Post by cleverkobold on May 10, 2012 10:00:36 GMT -6
What are some interesting locatoins or sites that players could come across while traveling overland? Possibly, things like monastaries, waystations, grave-yards, small farms, abandoned watchtowers and the like. Things that offer some minor encounters, or interesting diversions for the players while journeying from point A to point B. I want to get avay from simple random encounters and make traveling as fun and enjoyable as a dungeon or a pre planned adventure. I look foreward to your input.
Sorry, going to cast a raise thread on this, because it is exactly the sort of question I'm interested in too.
In attempting to design my own wilderness sandbox (a first time thing for me), one idea I had was to go through my list of monsters and consider what sort of scenario or habitat - the most interesting possible - would include each type of monster. This should help guarantee some variety. I want lots of interesting lairs and scenarios.
As an example, I'll use the pixie; I see these things as mostly harmless pranksters that are most at home in nature settings. So I'll say that maybe they hang out at this peaceful waterfall, and they have been known to impersonate ghosts (while invisible) while robbing people who venture into their area. So the area is rumored to be haunted, but really it's these goofy pixies playing pranks and discouraging people from venturing to their spot.
You can go down the list of monsters and do likewise, developing some kind of little scenario or story around them, and fleshing out the location. Some monsters may be failed experiments of crazy wizards, or mutations - weird science fantasy or magical or divine, doesn't matter - that came about after the apocalypse (D&D should - usually - be post apocalyptic in my opinion!). Some may predate humanity, and have their own plans for the world. Whatever - think about the monsters and build around them!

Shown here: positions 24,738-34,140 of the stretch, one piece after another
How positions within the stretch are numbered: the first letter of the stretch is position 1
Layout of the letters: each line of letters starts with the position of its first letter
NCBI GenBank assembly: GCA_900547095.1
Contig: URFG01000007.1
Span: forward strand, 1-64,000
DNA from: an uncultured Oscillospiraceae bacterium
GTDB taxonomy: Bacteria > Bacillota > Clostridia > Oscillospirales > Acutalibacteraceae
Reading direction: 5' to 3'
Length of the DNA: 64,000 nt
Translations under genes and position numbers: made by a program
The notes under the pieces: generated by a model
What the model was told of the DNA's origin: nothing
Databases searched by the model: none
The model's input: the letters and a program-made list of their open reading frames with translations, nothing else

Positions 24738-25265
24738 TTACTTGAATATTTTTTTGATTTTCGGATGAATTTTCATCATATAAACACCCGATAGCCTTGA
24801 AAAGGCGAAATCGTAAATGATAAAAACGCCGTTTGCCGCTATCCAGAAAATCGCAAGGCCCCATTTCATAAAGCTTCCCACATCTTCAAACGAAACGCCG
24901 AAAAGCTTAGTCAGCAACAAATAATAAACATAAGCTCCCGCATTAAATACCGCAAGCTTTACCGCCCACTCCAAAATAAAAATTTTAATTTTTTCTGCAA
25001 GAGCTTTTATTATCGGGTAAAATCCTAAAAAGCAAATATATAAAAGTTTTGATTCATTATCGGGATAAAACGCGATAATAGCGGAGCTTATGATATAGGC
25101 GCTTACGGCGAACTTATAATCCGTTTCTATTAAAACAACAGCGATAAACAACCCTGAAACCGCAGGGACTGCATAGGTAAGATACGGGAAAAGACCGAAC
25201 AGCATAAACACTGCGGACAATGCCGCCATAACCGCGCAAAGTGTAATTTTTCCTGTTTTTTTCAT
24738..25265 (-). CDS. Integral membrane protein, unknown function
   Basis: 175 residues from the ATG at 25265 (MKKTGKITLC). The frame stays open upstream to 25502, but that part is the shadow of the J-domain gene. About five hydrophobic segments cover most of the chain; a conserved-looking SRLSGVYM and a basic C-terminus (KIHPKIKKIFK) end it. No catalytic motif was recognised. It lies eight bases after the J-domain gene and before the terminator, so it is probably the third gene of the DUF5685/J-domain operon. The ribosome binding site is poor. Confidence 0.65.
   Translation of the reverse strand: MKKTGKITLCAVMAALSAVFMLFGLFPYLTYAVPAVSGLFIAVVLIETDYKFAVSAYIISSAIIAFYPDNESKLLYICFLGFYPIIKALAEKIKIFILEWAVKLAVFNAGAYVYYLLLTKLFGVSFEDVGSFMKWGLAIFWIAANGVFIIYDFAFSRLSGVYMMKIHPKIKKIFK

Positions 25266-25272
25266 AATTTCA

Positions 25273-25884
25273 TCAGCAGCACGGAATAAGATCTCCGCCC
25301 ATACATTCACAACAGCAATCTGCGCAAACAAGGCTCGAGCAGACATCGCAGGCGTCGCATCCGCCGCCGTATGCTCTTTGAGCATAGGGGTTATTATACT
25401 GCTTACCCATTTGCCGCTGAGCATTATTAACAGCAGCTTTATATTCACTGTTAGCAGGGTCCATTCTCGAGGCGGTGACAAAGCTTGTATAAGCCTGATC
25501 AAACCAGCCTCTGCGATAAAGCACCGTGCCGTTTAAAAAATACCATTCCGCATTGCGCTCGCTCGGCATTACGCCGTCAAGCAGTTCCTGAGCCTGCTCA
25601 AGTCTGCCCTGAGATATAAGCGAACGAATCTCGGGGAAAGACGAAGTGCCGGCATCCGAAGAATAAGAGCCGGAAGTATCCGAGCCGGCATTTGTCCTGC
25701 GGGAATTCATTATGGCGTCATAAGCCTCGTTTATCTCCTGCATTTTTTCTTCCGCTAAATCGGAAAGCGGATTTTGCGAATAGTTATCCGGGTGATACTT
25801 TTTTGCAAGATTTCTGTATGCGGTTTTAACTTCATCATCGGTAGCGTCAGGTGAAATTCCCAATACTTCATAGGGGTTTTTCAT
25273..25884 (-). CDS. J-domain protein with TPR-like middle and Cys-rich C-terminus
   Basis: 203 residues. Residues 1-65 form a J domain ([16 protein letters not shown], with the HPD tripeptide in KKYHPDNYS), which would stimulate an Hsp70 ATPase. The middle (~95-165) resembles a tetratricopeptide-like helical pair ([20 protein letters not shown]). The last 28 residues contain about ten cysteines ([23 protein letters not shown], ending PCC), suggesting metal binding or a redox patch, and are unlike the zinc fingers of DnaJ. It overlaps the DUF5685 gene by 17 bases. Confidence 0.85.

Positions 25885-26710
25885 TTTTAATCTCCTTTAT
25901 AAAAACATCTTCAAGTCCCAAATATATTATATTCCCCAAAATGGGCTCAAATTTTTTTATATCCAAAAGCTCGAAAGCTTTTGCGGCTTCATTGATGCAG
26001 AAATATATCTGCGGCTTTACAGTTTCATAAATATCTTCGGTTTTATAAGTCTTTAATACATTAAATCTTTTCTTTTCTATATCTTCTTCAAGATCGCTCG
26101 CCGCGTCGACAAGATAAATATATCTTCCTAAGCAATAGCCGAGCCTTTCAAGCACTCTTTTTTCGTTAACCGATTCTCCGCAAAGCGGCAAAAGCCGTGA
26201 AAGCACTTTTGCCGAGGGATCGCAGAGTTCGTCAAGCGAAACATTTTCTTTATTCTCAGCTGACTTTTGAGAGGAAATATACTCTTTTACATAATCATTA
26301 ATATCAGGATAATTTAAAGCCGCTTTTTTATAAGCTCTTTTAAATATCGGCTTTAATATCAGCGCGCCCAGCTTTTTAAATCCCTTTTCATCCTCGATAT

You can also think of multiple types of monsters, and how they might interact in some what conventional or unconventional ways at a given location (maybe normally unrelated types have a strange cooperative relationship, sorta like this one town in Fallout 2 where you have ghouls, super-mutants, and humans living mostly peacefully and cooperatively together).
Think of some situations where the monster itself is unconventional or relates to it's surroundings in an unconventional way. There is one hex entry in one of the JG Wilderlands settings about a peaceful giant who inhabits a ruined town, and enjoys friendly company. That's awesome!
Another similar approach is to think of interesting places, and build the monsters or people around these! So you have a crumbled wizard tower (very cliche, but still awesome) - what might be in there? Or some ancient temple - what would be there? Maybe a holy temple was corrupted and taken over by insane and vile cultists. You've got old caves, gnarled forests, barren wastelands, all manner of old structures, ruined cities, strange and evil looking castles, and all those the OP mentioned.
Along these lines, when I'm going through a sandbox, I want to come across secret places - meeting places for insane cultists, homes or shrines for forgotten tribal people, lairs of various criminal gangs, etc. I want the option to come up with a variety of ways to interact with secret societies and weird outsiders and the like.
The last thing to mention is to definitely look at the Ravaged Ruins from Wilderlands of High Fantasy, also in the Ready Ref Sheets. With this you can randomly generate all kinds of cool stuff. I like that part of the WoHF actually seemed to use a lot of these tables in generating much of their own hex content for part of the setting.
I hope some of the above wasn't too far outside the scope of the original question. I'm also curious how others come up with interesting things to populate a wilderness sandbox.
The Judges Guild Ready Ref sheets have some pretty good ideas in the Ravaged Ruins section (pp 43-44.) The Quickie Dice Tool I did is a little more terse, but there's a couple ways you could use it, either as a drop dice chart or as a really weird way to present standard tables. You could, for example, drop a couple dice on the sheet and read the horizontal position (bottom edge) as either a color or a material, with the vertical position (left edge) as a terrain type. The dice rolls themselves could be used with the tables in the middle, for more detail.